In the packaging world, there are two big trends that are on a “collision course” heading into 2019, says Lynn Dyer, president of the Foodservice Packaging Institute.
The first is convenience. “Consumers are increasingly interested in more convenient, prepared food and beverage options,” Dyer says. “These include more grab-and-go items, plus delivery and catering options.”
More convenience typically means more packaging. But for an increasing number of consumers, more packaging isn’t a good thing. That’s trend No. 2, and makes it easy to see why Dyer uses the “collision” metaphor.
“There is a growing concern about single-use items, especially those made from plastics, which are seen as ‘wasteful’ by some,” she says. “How do you meet the trend toward more convenient food delivery without single-use items? It’s a dilemma more and more will face in the future.”
Given the concerns about single-use, expect to see growing interest in reusable packaging in 2019, Dyer says. That could take the form of customers bringing their own packaging into stores or systems that provide reusable packaging that can be returned to the store.
“Whether customers are willing to play a more active role like this remains to be seen,” she says.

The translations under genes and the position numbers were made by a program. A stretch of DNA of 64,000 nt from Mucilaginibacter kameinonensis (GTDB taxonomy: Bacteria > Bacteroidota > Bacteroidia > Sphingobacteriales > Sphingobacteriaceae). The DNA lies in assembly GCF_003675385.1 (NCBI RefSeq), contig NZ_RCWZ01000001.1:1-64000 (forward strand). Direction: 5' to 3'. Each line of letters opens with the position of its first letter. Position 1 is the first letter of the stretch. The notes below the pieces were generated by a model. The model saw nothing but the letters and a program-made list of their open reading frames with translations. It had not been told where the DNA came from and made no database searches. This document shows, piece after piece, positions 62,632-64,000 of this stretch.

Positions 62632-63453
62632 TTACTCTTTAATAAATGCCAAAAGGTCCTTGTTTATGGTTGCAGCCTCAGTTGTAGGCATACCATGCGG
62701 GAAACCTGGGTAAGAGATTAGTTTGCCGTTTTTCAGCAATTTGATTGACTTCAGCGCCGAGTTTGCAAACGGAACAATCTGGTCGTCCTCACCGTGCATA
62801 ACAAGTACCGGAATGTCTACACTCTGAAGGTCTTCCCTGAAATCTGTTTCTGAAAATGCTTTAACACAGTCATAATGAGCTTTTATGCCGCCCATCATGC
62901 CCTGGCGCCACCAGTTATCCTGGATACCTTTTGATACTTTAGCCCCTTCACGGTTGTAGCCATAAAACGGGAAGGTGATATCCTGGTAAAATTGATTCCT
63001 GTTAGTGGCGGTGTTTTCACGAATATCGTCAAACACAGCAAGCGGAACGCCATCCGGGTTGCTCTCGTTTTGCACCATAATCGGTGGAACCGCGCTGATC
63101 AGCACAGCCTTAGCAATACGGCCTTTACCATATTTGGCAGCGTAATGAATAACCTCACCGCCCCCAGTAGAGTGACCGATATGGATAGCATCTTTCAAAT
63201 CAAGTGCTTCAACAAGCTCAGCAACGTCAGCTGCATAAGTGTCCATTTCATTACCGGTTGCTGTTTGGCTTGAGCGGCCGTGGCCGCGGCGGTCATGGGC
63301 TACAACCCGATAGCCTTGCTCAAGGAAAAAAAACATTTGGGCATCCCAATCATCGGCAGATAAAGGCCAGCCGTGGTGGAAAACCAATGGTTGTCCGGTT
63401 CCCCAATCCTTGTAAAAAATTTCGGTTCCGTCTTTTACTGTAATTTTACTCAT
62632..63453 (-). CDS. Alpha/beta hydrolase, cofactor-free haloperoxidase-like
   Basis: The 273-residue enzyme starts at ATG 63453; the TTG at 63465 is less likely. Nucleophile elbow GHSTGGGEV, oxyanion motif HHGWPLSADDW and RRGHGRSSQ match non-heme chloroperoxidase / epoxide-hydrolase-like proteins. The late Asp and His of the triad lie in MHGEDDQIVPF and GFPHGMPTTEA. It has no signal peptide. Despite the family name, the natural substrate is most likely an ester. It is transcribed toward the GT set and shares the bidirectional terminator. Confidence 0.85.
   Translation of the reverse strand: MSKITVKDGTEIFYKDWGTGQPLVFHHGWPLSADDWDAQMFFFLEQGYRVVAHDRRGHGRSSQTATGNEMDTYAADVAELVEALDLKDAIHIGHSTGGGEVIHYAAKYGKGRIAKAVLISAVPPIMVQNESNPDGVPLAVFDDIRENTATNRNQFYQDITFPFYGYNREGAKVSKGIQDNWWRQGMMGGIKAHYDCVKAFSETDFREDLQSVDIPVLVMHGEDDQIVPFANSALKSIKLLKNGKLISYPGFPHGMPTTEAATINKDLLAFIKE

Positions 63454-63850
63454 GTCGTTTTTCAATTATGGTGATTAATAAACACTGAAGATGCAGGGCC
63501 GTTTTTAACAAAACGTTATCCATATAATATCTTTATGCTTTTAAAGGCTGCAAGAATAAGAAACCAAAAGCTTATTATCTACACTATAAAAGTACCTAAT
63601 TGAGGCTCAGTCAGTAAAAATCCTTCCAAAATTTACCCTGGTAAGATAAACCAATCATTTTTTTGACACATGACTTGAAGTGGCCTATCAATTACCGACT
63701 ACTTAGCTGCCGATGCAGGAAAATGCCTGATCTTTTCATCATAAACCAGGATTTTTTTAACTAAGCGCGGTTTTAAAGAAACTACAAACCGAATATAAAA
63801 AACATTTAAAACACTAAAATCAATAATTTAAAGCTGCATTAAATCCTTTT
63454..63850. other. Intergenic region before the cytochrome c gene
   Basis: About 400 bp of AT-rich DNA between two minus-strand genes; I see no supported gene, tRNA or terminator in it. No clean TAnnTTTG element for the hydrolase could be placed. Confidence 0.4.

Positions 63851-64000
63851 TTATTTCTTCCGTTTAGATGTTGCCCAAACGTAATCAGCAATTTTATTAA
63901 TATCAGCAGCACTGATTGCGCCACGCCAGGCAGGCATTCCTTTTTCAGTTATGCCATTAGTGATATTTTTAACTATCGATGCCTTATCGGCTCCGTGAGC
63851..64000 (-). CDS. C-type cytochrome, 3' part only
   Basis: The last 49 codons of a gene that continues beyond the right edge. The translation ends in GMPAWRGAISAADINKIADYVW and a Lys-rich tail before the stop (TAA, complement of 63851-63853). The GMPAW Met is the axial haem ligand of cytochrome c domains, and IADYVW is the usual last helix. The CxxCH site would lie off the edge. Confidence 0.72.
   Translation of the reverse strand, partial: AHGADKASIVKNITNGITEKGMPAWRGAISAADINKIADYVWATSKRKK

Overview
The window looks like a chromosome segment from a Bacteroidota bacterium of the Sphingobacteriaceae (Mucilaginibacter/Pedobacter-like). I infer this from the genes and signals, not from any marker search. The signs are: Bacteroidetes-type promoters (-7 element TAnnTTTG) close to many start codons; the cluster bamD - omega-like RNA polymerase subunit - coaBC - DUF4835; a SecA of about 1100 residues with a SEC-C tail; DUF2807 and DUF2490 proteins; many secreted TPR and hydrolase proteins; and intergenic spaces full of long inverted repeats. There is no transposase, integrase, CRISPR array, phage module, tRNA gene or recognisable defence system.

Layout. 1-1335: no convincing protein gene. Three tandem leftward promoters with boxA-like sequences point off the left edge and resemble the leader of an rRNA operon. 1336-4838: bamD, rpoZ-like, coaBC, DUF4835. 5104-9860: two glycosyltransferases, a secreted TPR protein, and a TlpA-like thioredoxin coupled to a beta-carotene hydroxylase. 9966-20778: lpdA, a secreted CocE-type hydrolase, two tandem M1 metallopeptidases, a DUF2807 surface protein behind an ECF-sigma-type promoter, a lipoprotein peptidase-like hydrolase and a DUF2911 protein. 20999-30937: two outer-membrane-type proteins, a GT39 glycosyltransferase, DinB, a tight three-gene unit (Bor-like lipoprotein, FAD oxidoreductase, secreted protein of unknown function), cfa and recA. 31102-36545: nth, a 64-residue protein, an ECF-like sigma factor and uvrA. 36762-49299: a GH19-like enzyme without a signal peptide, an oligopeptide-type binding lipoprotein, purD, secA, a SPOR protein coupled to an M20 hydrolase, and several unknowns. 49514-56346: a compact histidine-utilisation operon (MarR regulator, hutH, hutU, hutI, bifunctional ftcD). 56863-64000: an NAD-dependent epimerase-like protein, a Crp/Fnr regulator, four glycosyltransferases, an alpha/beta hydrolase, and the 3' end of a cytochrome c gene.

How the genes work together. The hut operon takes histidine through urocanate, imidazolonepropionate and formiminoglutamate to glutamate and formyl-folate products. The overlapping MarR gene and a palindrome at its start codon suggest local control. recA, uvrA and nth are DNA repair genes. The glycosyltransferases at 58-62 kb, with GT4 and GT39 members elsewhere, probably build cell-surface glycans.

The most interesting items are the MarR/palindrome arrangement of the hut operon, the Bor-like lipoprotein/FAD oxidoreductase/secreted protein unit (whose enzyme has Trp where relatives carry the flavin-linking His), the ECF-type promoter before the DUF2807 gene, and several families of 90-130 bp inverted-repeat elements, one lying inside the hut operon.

Another trend that will only ratchet up in 2019, Dyer says, is increased competitive pressure in an already-competitive retail industry.
“With increased competition for consumers’ food dollars, retailers will look for more opportunities to compete,” she says. “Their greatest competitor continues to be traditional foodservice outlets, like restaurants and cafes.”
As millennials seek customized “just for them” food and beverage items, foodservice outlets are meeting those demands, Dyer says. Retailers will also need to be able to provide that same level of service, which means more “prepared just for you” items and fewer “already prepared for the masses” grab-and-go items.
Labeling — in particular, more of it —will be trending up in 2019, Dyer says. “I think we can expect more labelling as customers increasingly want to know what they’re eating, where it’s sourced and what allergens may be present.”
Grab ‘n go products will continue to be in high demand next year, Dyer says. But the category will likely continue to undergo a bit of a facelift.
“Customers are time-crunched, and they want to grab and go then head out the door. But they may not want it off the shelves, but instead made their way,” she says. “Think about how many restaurants now offer apps so customers can pre-order and just grab and go.”
That, Dyer says, could be what the next generation of grab ‘n go looks like. Retailers need to think carefully how to compete in this space, she says, since the option is also being offered by foodservice outlets.